By Florence Onuegbu
#TrackNigeria: Ms Akua Gyekye, Facebook’s Public Policy Manager, Africa Elections on Wednesday in Lagos said that the firm had taken eight steps to protect election integrity in Nigeria and Africa.
Gyekye said with the number of upcoming elections across Africa, Facebook was committed to reducing the spread of misinformation, protect election integrity and support civic engagement across the continent, including Nigeria.
She said the social media giant had in recent times dedicated unprecedented resources to these efforts globally, especially in Africa where its efforts had been focused in eight key areas.
According to her, the eight areas include fighting false news, boosting digital literacy to help people spot false news, promoting civic engagement, making political ads more transparent and proactive removal of impersonation accounts.
She said it also included connecting with political parties about security, undertaking the training of journalists on practices for sharing content on its platforms and partnerships with NGOs and civil society groups on the continent.
”We want to stop the spread of false news on our platforms. That is why we have teamed up with local third-party fact-checkers across South Africa, Nigeria, Kenya, Cameroon and Senegal.
”They include Africa Check, Agence France-Presse (AFP), Pesa Check (a local Kenyan fact-checking organisation) and Dubawa (a local Nigerian fact-checking organisation).
”These independent groups help us assess the accuracy of news shared on Facebook, and when they determine content is false, we reduce its distribution in News Feed so fewer people see it.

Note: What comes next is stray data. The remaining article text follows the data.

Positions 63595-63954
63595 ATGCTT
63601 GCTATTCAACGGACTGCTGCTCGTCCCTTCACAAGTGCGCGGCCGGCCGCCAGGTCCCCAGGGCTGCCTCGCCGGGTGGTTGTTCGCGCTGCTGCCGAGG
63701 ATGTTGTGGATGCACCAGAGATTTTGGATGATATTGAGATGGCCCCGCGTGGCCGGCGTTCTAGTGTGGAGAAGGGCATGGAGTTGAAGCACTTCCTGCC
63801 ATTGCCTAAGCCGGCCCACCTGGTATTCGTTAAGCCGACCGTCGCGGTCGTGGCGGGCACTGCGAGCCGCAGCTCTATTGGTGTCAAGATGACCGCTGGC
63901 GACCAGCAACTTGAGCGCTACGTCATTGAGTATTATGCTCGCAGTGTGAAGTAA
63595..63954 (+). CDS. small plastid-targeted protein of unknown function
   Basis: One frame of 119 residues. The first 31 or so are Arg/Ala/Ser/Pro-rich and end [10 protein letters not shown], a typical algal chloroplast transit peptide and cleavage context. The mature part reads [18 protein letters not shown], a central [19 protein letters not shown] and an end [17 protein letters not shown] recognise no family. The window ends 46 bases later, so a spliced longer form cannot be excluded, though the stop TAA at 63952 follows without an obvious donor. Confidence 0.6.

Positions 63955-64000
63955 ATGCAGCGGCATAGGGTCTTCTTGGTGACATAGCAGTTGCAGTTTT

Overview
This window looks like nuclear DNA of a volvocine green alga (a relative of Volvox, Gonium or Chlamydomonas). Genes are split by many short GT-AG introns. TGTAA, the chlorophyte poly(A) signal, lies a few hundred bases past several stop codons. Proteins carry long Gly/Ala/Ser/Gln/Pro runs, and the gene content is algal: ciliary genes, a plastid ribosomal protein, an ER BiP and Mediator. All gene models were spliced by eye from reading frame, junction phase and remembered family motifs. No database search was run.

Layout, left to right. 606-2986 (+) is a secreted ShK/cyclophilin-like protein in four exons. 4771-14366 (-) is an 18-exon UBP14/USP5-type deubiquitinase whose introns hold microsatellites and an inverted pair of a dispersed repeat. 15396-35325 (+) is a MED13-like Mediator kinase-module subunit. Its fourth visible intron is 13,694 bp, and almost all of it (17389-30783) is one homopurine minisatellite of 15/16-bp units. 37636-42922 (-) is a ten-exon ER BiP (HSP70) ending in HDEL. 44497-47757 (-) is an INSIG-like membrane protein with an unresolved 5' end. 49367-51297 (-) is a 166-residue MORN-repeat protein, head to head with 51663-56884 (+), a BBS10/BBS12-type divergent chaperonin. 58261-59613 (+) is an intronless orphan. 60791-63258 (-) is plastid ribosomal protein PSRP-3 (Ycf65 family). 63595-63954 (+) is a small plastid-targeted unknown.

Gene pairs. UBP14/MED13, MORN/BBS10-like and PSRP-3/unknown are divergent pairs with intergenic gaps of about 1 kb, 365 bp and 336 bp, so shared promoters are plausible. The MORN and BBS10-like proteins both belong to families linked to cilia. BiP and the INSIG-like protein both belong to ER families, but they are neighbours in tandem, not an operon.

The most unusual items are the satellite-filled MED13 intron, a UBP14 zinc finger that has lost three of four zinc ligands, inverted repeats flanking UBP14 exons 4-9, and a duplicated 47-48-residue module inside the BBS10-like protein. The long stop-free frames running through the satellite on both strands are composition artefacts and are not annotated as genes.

”We also show related articles from fact-checkers for more contexts and notify users if a story they have shared is rated as false,” she said in a statement.
Gyekye said that in Nigeria, WhatsApp had worked with Africa Check and CrossCheck Nigeria to let users send questions about potential rumours they have received through the platform.
She said that these fact-checking expansions were part of a broader strategy to fight fake news that included extensive work to remove fake accounts and cut off incentives to the financially-motivated actors that spread misinformation.
Gyekye said that Facebook had also intensified efforts to help people spot false news on their own and to flag it, rolling out educational tips on national and regional radio and in print media across Nigeria, South Africa, Zambia, Kenya and Zimbabwe.
She said that in Nigeria, WhatsApp had launched its ”Share Facts, Not Rumours” campaign, to help increase awareness about hoaxes.
According to her, at the end of 2018, Facebook began a new online safety programme for students in Nigerian secondary schools.
She said that the 12-week workshop was designed to help teenagers understand the fundamentals of online safety and digital literacy.
Gyekye said that Facebook was also promoting civic engagement around the elections.
She said that in Nigeria, the firm had rolled out new options in English and Hausa, so people could report posts that contain incorrect election information, encourage violence or otherwise violate its community standards.
According to her, on Election Day, Facebook will show a voting day reminder in English and Hausa at the top of Facebook’s News Feed.
”Arguably one of its boldest moves to date, Facebook is also making political ads more transparent across the globe including Africa.
”Earlier this month, it began temporarily expanding enforcement and not accepting foreign election ads on Facebook in Nigeria to help prevent foreign interference.
”Another measure deployed has been the proactive removal of impersonation accounts, thanks to recent advancements in its detection technology, which has made it to become much more effective at identifying these accounts.
”We want Facebook and WhatsApp to be places where people feel safe, can access accurate information and make their voices heard.
”We are making significant investments, both in products and in people, and continue to improve in each of these areas,” Gyekye said. (NAN)